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THEO 232 Study Guide - Final Guide: Samaritan Woman At The Well, Christology, Docetism

Course Code
THEO 232
Study Guide

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Stair step parallelism:
Apocalypse: a genre of revelatory literature with a narrative framework in which a
revelation is mediated by an otherworldly being to a human recipient, disclosing a
transcendent reality which is both temporal (future salvation) and spatial (involves other
supernatural world)
Philo of Alexandria
Samaritan woman
Dia: through an instrument
Docetism: having the quality of seeming as something, as opposed to actually being
Book of Daniel
Consul Pollio
Canon: greek for “reed” --> measuring rod or ruler --> standard / norm --> authoritative
collection of texts
2 stage christology:
3 stage christology:
Differences between Matthew and Mark
1. Where Matthew begins
a. 2 chapters are infancy narratives
2. Where Matthew ends
a. Chapter 28 has appearance narratives (Galilee)
3. Matthew is filled with teachings of Jesus
a. Controversies with scribes and Pharisees (ch. 23)
i. 7 woes: all have same structure, peculiar to Matthew
ii. Verse 13: calls them hypocrites
b. Reinterpretation of the Law by Jesus
c. Inner Jewish conflict
i. Pharisees (Zakai) vs believers of Jesus
Jesus’ portrayal in Matthew: explicit teaching
All authority of heaven and earth given, higher than Moses
See Essay 3
Similarities between Matthew and Luke
1. Jesus’ significance begins at conception and birth

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2. Elements of narratives are similar
a. Early traditions were passed around orally
Character of Resurrection Narratives
Two types of narratives
Empty tomb
Women at tomb (in all 4 gospels)
Report of guards (Matthew ONLY)
2 disciples en route to Emmaus (Luke ONLY)
11 disciples in Galilee (Matthew; Mark, Luke, John)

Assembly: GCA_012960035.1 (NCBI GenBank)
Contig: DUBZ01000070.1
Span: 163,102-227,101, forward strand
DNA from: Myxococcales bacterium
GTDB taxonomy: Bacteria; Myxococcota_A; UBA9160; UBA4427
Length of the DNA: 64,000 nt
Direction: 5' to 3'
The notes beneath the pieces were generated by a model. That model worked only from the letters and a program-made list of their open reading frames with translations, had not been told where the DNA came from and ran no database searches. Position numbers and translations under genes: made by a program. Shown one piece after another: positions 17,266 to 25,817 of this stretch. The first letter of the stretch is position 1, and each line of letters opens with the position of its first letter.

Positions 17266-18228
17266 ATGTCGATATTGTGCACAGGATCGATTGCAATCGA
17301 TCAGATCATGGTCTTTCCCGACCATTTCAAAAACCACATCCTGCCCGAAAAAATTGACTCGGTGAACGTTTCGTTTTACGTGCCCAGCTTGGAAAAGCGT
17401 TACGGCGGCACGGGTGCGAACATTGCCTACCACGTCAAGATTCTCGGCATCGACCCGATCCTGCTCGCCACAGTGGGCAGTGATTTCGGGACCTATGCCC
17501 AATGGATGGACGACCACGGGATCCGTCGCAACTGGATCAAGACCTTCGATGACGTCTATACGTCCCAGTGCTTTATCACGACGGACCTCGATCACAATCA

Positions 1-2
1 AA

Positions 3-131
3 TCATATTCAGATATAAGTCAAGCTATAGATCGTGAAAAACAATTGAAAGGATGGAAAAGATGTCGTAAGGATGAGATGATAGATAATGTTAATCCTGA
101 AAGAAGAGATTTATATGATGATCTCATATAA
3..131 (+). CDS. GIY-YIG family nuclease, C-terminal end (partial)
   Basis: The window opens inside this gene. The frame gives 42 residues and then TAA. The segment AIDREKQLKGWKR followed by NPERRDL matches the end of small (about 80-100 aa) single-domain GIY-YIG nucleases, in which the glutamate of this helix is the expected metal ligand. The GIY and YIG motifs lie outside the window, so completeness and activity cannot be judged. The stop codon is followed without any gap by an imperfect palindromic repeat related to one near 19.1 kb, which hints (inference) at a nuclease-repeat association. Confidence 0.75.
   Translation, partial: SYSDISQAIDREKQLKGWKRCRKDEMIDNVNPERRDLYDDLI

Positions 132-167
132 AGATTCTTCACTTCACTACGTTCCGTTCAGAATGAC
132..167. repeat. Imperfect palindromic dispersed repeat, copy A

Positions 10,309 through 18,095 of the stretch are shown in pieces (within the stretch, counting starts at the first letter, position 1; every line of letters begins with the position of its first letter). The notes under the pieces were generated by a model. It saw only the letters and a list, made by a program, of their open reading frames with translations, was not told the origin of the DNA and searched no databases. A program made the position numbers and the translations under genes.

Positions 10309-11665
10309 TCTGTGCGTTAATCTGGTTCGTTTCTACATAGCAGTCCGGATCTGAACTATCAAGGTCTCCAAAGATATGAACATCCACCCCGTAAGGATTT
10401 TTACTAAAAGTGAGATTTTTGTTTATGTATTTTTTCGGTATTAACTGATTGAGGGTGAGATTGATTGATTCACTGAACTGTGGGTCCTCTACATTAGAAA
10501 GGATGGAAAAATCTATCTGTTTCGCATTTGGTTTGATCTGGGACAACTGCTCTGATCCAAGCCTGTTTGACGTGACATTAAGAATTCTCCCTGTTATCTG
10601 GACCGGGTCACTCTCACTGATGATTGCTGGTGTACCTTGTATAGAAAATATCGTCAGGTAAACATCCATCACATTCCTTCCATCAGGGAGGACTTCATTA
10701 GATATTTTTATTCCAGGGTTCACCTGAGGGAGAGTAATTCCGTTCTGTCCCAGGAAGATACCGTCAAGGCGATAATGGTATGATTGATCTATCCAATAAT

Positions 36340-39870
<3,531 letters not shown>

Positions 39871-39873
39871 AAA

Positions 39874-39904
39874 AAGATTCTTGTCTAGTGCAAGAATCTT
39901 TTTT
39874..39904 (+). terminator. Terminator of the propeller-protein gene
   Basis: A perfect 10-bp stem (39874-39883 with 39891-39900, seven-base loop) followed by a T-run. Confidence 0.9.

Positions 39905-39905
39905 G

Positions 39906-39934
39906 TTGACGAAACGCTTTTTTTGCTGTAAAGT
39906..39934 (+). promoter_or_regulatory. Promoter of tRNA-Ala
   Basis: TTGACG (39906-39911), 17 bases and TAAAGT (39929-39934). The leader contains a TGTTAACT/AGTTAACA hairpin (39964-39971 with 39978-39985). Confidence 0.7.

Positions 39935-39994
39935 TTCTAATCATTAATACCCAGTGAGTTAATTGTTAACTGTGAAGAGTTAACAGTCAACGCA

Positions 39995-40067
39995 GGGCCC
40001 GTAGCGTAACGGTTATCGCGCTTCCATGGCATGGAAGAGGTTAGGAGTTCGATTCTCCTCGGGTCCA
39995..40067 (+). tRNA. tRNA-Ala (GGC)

3 versions
Disciples by the sea of Tiberias (John ONLY)
Peter and Beloved Disciple (John ONLY)
Paul gives a list of appearances in 1 Corinthians 15:5-8
The twelve
More than 500 brethren, one at a time
All apostles
Mention of appearance to Peter (Cephas) embedded in Luke 24:34
Appearances occurred in two different places
Jerusalem: in all
Galilee: all except John
Emphasis on bodily resurrection
Origin of belief
Background in Judaism (Daniel)
Transformation into a new form of existence
Connects us to this world (what it means to be human)
Why John sounds different than the rest of the gospels
Emphasis on explaining the identity of Jesus
Central in narratives (John 9)
Movement from narrative ➝ dialogue ➝ monologue (peculiar to John)
Obvious example: The Last Supper
Ch. 14-17 are ONLY a monologue
Circular character to the way in which John composes things

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Dialogues have repetition and circle back to the same themes and metaphors
Spiral character to stories
Circling back at a higher level (with the identity of Jesus
Reflective character to John ➝ different from other gospels
The way the gospel reads
Themes at the end of John 9
Hostile development by Jewish authorities
Divided ➝ united against Jesus and blind man
Blind man acknowledges that Jesus cures
Offers many confessions through dialogues
Rising conflicts between Jesus and Jewish authorities
Growing blindness and hostility
Growing confession of blind man
Increases sight at a metaphoric level
Story progresses against background of metaphors (weaving)
Light vs dark
Sight vs blindness
Story works at a level of irony
Implication of what is said at literal level opposes at metaphorical level
Blind man sees
Pharisees are blind
Development of the Gospel of John
1. Stage 1: existence of independent body of traditional material with words and deeds of
a. Can be traced to John son of Zebedee or “Beloved Disciple”
i. Is he John or someone else?
2. Stage 2: development of material in Johannine patterns
a. Uniform character of material --> development under guidance of one principal
teacher/ evangelist (not Beloved Disciple)
b. Develop stories into Johannine patterns
3. Stage 3: organization of material into consecutive gospel, probably by the same teacher
(like Mark) --> material --> stories --> gospel
a. The gospel as it is today
4. Stage 4: secondary additions by the teacher (John 9:22-23)
a. Probably from 90 CE after expulsion from the synagogue
i. Can’t believe in Jesus and be a Jew
5. Stage 5: final editing by someone other than the principal teacher (6:52-59; 11-12; 1:1-
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